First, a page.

Representatives from Bay Equity Home Loans joined the National Association of Hispanic Real Estate Professionals (NAHREP) on Capitol Hill to advocate for legislation that supports the sustainability of successful home buying for the growing Latino community.
According to the 2016 State of Hispanic Homeownership Report, the Hispanic population is steering and shaping new household formation and homeownership in the United States.
The annual study—produced by NAHREP in collaboration with the Hispanic Wealth Project—found Hispanic homeownership increased by 209,000 homes since 2015. That’s an astonishing 74.9 percent of the nation’s overall net growth.
Even though overall homeownership rates hovered around a 50-year low of 63.4 percent in 2016, the rate among Latinos actually increased slightly—from 45.6 to 46 percent. And with greater Latino labor force participation fueling increased purchasing power, this steady growth is likely to continue.
“These are numbers you simply cannot look away from,” says Raul Espinoza, Senior Vice President of Strategic Markets and Sale at Bay Equity Home Loans. “The Hispanic market isn’t coming; it is here.”
The average Latino homebuyer is young, with more job security and an increasing income—the three necessary components of a homebuyer's profile. Many have children and are forming households, which is another primary home-buying predictor.
According to the U.S. Census Bureau, the 2016 Latino population in the U.S. is 57 million (18 percent of the total). Latinos have accounted for half of all U.S. population growth since 2011 and have accounted for 330,000 new households in 2016 (38 percent of the total).
Increased rates of higher education—combined with the conservative financial habits and thriving entrepreneurial spirit of the culture—have contributed to greater economic success.
Between 2000 and 2016, Hispanics accounted for 76.4 percent of growth in the U.S. labor force. 20 percent of U.S. business owners are Latino. That number is up from 10 percent just a decade ago.
Hispanics’ household wages are up (with a median of 6.1 percent since 2010) while poverty has declined by 21.4 percent in that same time frame.
The resulting purchasing power is significant: if U.S. Latino consumers were a country, they would represent the world’s 14th-largest economy.
Despite this growing Hispanic market share and increase in purchasing power, credit standards and low starter-home inventory continue to be barriers to Latino homeownership.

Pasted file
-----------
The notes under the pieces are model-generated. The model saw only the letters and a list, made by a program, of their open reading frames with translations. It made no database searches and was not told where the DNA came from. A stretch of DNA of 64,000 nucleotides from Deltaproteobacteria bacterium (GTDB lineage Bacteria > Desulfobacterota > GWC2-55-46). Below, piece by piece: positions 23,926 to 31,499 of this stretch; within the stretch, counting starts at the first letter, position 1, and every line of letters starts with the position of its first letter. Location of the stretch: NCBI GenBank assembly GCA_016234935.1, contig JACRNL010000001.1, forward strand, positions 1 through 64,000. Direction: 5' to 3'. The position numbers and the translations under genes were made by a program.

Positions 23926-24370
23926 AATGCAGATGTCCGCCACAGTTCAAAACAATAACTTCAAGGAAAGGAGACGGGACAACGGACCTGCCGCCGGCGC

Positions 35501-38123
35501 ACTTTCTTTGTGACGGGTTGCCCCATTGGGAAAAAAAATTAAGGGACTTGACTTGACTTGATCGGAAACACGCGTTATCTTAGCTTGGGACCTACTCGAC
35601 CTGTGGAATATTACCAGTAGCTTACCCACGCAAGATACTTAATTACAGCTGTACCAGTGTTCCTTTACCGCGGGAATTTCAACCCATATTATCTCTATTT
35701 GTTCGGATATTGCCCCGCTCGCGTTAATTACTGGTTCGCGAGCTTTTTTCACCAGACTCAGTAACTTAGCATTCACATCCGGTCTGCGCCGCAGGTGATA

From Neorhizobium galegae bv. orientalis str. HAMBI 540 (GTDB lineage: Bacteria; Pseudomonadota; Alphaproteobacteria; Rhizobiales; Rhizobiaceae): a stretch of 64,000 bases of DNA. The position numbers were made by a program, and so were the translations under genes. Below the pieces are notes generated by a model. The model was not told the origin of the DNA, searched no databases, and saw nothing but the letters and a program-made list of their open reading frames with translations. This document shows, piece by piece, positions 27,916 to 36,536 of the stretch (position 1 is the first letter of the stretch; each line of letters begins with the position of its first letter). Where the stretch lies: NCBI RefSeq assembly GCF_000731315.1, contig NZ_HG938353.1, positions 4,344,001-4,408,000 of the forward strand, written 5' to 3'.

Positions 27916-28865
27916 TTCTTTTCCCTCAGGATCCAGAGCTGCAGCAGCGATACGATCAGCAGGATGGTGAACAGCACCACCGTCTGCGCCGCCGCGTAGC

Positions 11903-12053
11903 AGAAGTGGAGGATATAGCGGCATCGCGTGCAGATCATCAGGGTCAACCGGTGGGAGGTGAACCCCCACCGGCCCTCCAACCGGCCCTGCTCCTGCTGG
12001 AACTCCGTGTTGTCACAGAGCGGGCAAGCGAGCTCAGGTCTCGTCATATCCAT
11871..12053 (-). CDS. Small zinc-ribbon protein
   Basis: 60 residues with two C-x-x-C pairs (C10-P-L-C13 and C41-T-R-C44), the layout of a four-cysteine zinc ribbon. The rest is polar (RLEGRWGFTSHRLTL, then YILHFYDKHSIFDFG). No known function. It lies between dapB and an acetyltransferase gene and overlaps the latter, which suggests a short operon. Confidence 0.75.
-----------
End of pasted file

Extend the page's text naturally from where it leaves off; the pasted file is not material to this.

The stock of single-family residential housing is at historic lows, and the shortage is mostly concentrated in affordable starter homes. In fact, fewer than 20 percent of homes available for sale are in the most affordable tier.
The large Millennial population also competes in the same housing marketplace, which contributes to the congestion.
Additionally, Latinos are more likely to be “credit invisible” than the average American. The entrenched credit scoring system of the Fair Isaac Corporation (FICO) is heavily reliant on a borrower’s record of previous monthly credit payments. People who do not use—or underuse—common forms of credit, such as a credit card or an auto loan, can have a weak credit rating regardless of income.
Lastly, Hispanic homebuyers suffer from a lack of culturally competent professionals in the real estate industry. Beyond language, Latinos seek professionals who understand the nuances of multigenerational households and other cultural differences.
Bay Equity advocates for favorable mortgage policies in the communities it serves because, for many, homeownership is the first step to wealth acquisition and financial security.
With ongoing policy changes, rate hikes and housing-supply shortages, obtaining cultural insight on Hispanic communities is crucial for lenders.
Bay Equity Home Loans is committed to supporting NAHREP’s mission to advance sustainable homeownership for Hispanic homeowners.
“Bay Equity is committed to having the products and services in place to serve the Hispanic market, and we are consistently looking to learn more about each and every community we serve,” Espinoza says.